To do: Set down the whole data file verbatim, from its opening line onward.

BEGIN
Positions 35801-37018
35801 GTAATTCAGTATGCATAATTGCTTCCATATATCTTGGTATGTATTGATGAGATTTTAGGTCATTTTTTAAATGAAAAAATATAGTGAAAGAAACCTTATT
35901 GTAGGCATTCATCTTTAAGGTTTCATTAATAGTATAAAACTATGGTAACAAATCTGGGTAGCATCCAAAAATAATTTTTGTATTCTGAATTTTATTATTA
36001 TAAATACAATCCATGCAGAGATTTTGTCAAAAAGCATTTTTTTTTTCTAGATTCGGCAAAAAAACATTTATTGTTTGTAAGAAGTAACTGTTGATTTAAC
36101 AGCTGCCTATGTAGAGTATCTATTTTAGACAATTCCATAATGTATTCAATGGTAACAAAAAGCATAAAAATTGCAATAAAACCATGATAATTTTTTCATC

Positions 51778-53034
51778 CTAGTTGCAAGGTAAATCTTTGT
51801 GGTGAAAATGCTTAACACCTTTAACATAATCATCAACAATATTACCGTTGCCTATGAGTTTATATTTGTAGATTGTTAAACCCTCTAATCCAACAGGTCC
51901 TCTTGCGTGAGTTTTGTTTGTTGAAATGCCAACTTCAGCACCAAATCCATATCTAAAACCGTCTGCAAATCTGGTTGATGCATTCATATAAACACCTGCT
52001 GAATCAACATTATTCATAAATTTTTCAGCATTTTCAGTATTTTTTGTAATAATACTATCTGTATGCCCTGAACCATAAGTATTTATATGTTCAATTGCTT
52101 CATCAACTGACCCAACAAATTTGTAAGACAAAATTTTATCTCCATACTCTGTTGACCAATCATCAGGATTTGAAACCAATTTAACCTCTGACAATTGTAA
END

Positions 35801-37018
35801 GTAATTCAGTATGCATAATTGCTTCCATATATCTTGGTATGTATTGATGAGATTTTAGGTCATTTTTTAAATGAAAAAATATAGTGAAAGAAACCTTATT
35901 GTAGGCATTCATCTTTAAGGTTTCATTAATAGTATAAAACTATGGTAACAAATCTGGGTAGCATCCAAAAATAATTTTTGTATTCTGAATTTTATTATTA
36001 TAAATACAATCCATGCAGAGATTTTGTCAAAAAGCATTTTTTTTTTCTAGATTCGGCAAAAAAACATTTATTGTTTGTAAGAAGTAACTGTTGATTTAAC
36101 AGCTGCCTATGTAGAGTATCTATTTTAGACAATTCCATAATGTATTCAATGGTAACAAAAAGCATAAAAATTGCAATAAAACCATGATAATTTTTTCATC

Positions 51778-53034
51778 CTAGTTGCAAGGTAAATCTTTGT
51801 GGTGAAAATGCTTAACACCTTTAACATAATCATCAACAATATTACCGTTGCCTATGAGTTTATATTTGTAGATTGTTAAACCCTCTAATCCAACAGGTCC
51901 TCTTGCGTGAGTTTTGTTTGTTGAAATGCCAACTTCAGCACCAAATCCATATCTAAAACCGTCTGCAAATCTGGTTGATGCATTCATATAAACACCTGCT
52001 GAATCAACATTATTCATAAATTTTTCAGCATTTTCAGTATTTTTTGTAATAATACTATCTGTATGCCCTGAACCATAAGTATTTATATGTTCAATTGCTT
52101 CATCAACTGACCCAACAAATTTGTAAGACAAAATTTTATCTCCATACTCTGTTGACCAATCATCAGGATTTGAAACCAATTTAACCTCTGACAATTGTAA